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Jury Awards $16.7 Million in Missed Diagnosis Case

Cancer is one of the leading causes of death in the United States. The World Health Organization stresses that early detection of cancer greatly increases the chances of successful treatment. An important part of early detection is proper screening, which is use of tests to identify individuals who have a disease. However, when a patient undergoes screening, such as a radiological procedure, and a medical professional misreads the test, the outcome can be catastrophic.

Importance of Proper Radiological Care

Radiological procedures help physicians get a better look at what is happening inside a patient’s body. These procedures reveal conditions such as tumors, broken bones and internal bleeding. Doctors rely on the results of these tests in making a diagnosis. In order to save peoples’ lives, the tests must be read properly to deliver a correct diagnosis that will lead to proper treatment. When they are not and a patient suffers injury, a delayed diagnosis or treatment, or a worsening in their condition, they may be able to file a medical malpractice suit to hold wrongdoers accountable.

Medical Malpractice Case

This is what happened in a recent case in Boston. MassLive.com reports that a jury just awarded $16.7 million to the daughter of a woman who died because her radiologist missed evidence of her lung cancer in her chest x-ray. This is the largest medical malpractice award so far this year in that state. The cancer patient died in August 2008 at the age of 47; roughly two years after the radiologist erroneously read her chest x-ray as normal. Due to that misreading, her lung cancer was not detected until 13 months later than it otherwise should have been detected.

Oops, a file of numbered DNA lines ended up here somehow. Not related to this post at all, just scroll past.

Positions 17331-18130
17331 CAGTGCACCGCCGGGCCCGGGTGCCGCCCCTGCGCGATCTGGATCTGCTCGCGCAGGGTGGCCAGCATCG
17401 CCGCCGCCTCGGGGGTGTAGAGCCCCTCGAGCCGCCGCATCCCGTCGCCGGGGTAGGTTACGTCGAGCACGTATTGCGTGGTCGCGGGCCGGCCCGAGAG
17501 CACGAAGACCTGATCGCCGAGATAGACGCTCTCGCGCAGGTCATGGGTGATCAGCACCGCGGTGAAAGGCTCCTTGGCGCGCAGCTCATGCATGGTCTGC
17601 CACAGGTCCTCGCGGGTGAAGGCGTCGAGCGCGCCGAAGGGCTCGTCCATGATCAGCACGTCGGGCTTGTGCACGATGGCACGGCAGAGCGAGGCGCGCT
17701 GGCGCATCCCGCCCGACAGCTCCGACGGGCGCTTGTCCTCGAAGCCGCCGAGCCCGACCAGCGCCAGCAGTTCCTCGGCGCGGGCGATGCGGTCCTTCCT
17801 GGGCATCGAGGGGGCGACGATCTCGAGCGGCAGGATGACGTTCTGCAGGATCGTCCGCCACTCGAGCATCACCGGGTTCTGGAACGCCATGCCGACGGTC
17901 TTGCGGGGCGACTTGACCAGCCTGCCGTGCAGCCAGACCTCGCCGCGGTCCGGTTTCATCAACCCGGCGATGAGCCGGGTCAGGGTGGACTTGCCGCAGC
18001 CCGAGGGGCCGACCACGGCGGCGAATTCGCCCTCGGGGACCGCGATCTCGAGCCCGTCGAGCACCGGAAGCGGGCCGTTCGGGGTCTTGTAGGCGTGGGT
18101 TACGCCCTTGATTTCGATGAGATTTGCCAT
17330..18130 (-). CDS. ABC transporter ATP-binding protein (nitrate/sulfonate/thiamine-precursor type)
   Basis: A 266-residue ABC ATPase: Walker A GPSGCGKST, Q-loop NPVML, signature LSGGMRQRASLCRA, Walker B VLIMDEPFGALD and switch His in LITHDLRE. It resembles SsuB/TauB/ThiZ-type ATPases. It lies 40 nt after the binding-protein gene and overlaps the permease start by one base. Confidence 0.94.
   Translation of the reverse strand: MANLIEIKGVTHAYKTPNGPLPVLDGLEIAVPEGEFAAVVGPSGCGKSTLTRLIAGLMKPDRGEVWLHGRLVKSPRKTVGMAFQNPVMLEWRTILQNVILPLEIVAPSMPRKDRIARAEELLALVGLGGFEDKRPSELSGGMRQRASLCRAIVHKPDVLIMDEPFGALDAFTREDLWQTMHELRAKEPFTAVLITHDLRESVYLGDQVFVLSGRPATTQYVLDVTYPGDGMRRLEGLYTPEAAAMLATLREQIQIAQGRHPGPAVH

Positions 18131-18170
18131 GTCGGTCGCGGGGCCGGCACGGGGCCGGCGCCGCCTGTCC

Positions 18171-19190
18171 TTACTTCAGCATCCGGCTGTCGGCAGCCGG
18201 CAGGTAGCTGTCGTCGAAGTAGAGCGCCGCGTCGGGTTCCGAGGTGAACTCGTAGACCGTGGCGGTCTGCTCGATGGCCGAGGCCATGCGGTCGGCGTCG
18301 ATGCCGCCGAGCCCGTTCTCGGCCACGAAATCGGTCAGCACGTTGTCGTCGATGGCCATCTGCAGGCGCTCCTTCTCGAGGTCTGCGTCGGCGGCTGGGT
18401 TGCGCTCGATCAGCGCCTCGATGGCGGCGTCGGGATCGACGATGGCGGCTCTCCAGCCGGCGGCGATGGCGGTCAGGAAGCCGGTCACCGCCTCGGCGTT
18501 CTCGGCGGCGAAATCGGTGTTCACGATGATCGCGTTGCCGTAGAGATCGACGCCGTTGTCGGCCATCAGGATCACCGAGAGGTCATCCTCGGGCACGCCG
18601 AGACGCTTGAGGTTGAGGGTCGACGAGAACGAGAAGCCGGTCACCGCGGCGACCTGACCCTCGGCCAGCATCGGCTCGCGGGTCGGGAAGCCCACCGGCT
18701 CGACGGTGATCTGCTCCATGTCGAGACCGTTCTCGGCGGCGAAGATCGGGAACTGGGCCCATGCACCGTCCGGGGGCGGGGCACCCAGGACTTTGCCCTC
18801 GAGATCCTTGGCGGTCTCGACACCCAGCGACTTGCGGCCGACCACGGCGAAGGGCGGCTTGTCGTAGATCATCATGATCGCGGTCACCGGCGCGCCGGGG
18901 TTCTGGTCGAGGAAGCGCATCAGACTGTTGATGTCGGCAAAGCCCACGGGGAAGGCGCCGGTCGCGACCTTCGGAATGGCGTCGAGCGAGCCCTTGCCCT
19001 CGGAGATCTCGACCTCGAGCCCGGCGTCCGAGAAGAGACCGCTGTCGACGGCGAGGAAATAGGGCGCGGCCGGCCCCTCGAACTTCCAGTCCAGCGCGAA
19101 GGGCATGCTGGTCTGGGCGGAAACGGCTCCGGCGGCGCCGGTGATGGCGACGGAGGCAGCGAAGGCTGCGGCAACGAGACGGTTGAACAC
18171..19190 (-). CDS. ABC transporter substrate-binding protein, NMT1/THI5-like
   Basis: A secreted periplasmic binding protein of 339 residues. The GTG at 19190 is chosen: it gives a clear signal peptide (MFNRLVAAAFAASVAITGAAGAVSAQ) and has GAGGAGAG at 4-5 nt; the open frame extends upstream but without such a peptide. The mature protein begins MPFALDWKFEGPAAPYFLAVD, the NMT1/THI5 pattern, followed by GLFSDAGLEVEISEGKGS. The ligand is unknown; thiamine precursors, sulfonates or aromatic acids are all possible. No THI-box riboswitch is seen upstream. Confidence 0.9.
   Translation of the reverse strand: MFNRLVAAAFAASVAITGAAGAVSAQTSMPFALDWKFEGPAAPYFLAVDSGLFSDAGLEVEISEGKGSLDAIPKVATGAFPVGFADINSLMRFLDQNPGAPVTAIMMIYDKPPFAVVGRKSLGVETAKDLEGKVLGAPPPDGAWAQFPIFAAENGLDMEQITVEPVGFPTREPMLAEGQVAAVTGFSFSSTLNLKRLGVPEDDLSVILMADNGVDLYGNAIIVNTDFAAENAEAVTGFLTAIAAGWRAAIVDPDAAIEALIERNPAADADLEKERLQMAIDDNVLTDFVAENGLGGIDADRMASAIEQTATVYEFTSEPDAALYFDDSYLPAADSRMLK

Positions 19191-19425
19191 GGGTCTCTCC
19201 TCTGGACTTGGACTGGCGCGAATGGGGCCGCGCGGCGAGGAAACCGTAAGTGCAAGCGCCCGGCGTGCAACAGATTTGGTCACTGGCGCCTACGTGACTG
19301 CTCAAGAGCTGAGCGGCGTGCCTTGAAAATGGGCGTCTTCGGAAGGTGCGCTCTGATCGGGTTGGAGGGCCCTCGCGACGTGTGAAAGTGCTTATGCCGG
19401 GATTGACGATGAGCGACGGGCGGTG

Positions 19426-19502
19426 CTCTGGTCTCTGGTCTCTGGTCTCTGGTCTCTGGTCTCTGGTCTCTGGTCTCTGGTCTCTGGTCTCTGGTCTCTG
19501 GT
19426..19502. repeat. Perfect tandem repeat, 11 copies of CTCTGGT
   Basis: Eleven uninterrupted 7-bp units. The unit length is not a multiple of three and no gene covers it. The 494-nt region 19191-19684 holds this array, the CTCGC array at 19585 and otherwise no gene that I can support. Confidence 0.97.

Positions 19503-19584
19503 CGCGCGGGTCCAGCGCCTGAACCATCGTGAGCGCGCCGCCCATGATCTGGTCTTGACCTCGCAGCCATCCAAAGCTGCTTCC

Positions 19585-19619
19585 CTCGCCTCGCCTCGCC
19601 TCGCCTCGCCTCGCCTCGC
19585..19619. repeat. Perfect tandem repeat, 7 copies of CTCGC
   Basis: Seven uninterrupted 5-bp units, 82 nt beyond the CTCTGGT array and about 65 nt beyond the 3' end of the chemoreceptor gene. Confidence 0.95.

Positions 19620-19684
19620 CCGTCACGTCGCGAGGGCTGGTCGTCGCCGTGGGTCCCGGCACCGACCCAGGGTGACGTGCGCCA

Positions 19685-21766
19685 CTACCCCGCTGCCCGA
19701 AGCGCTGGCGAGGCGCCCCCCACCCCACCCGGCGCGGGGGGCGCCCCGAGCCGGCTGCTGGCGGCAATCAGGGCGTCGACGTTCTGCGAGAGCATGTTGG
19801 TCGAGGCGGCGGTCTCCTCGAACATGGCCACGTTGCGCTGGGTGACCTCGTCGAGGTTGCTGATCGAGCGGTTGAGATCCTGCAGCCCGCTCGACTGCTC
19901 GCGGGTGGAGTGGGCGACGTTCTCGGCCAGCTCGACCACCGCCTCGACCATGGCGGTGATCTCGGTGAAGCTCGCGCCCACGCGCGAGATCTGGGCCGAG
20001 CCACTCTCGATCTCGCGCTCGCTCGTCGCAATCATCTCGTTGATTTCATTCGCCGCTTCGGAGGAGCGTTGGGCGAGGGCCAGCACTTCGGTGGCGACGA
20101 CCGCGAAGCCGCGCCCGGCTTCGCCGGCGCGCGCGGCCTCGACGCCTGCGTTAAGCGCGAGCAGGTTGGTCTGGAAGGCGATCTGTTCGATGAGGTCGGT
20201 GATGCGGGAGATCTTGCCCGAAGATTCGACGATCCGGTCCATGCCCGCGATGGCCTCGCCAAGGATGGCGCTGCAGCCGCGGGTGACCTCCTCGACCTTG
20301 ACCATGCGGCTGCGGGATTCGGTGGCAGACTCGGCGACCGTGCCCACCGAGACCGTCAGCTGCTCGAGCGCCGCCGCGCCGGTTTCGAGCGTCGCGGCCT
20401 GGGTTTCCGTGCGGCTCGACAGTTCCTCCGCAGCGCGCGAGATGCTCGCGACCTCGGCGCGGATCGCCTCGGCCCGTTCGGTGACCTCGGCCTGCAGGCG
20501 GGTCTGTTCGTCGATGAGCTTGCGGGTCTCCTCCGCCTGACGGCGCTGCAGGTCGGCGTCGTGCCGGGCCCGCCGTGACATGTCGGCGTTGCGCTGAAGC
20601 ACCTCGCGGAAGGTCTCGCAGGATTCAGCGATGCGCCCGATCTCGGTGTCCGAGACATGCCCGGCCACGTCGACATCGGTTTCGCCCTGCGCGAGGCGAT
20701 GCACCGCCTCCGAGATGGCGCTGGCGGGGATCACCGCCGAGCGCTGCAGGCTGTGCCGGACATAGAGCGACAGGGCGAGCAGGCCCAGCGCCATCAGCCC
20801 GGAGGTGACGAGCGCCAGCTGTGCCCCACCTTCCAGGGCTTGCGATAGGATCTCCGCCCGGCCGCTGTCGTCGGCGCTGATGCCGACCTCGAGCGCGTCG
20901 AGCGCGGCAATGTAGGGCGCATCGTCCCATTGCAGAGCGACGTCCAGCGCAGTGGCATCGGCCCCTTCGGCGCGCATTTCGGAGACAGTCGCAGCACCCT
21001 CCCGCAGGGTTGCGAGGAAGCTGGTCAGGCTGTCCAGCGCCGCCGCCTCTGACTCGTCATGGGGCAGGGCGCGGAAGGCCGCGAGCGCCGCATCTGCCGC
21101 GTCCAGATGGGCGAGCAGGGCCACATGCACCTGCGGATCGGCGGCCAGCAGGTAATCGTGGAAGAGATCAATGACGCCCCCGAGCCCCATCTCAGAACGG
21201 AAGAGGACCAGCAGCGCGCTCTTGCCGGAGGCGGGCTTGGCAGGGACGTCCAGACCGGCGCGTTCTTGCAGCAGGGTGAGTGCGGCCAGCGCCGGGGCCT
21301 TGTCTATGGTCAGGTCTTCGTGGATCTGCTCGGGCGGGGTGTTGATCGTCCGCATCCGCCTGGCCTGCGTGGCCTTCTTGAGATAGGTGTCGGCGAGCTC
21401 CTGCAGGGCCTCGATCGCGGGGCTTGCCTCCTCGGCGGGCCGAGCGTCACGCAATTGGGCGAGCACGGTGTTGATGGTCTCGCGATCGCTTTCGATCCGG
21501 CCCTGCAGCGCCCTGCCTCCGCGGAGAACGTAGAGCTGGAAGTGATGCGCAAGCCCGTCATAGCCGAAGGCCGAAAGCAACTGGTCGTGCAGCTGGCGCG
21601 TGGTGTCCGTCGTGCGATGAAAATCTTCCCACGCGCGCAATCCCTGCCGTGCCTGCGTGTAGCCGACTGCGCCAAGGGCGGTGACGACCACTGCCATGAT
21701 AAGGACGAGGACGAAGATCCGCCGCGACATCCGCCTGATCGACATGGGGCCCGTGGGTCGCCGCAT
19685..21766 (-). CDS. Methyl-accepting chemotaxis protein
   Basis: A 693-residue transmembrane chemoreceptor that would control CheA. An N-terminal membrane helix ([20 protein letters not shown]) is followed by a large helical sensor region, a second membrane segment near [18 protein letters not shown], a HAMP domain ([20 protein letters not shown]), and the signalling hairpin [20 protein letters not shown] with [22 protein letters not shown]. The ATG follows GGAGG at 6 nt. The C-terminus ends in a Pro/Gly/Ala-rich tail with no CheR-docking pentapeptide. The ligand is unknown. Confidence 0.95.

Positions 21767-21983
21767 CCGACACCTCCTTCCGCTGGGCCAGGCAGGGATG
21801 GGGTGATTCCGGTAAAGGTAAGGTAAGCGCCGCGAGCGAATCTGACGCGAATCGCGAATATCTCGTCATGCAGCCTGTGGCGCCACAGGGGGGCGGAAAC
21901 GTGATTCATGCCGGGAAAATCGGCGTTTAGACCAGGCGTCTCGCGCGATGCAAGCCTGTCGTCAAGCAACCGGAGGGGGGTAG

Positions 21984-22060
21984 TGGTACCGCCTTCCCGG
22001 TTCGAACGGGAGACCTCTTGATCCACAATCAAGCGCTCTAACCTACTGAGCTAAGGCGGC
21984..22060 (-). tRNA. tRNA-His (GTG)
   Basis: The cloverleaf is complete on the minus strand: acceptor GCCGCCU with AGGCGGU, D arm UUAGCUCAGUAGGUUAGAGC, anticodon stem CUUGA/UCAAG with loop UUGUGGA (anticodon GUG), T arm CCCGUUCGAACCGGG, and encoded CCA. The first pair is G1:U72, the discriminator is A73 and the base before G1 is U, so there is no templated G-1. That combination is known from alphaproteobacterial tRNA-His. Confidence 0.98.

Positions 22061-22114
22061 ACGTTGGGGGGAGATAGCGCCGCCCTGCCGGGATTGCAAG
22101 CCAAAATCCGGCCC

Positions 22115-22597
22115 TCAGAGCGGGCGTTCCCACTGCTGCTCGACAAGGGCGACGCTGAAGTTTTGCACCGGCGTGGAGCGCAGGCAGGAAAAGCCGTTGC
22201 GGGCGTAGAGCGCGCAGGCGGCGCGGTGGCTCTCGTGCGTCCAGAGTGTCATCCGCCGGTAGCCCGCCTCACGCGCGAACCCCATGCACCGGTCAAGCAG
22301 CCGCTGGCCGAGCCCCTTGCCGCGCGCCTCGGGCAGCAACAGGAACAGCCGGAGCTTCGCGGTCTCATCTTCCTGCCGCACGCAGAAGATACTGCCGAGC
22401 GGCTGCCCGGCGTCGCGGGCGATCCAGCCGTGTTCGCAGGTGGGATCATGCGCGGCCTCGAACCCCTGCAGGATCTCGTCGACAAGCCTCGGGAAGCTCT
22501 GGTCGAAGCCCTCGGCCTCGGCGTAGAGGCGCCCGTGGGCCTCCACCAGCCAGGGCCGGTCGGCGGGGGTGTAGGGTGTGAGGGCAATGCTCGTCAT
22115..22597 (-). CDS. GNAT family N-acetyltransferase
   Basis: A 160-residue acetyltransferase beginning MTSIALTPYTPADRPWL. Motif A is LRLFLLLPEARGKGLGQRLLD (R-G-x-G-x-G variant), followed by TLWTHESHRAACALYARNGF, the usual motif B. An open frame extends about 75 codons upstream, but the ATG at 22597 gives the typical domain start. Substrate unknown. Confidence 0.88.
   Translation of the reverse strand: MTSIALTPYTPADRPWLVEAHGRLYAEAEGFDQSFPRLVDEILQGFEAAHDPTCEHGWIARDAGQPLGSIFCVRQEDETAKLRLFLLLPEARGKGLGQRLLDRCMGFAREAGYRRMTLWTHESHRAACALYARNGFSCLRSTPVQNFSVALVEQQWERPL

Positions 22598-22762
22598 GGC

The Boston Herald reports that the deceased visited the hospital’s emergency room in October 2006 complaining of an ongoing cough. Doctors ordered a chest x-ray to determine if pneumonia was the cause. The radiologist examined the x-ray and ruled it was normal. Based on that ruling, doctor diagnosed the deceased with an upper respiratory infection, gave her antibiotics, and sent her on her way. Then, for thirteen months, her lung cancer worsened. When her symptoms worsened thirteen months later, she went back to the hospital. A doctor ordered a CT scan, and the advanced-stage lung cancer was revealed. She died only seven months later.

Every kind of cancer is different, and the steps we can take to try to obtain an early diagnosis very from cancer to cancer. Whether its regular self breast exams for breast cancer, or checking for changes or new moles to detect skin cancer, there are things patients can do. But in a case like this, where both the patient and the doctors are relying on a radiologist for an answer, the patient is completely dependent. Without a radiologist whose work is up to the standard of care, it can be impossible to get the right diagnosis, and the results can be deadly. While this verdict is a good result for this patient’s daughter, no verdict can ever truly undo the harm caused in these sorts of cases.

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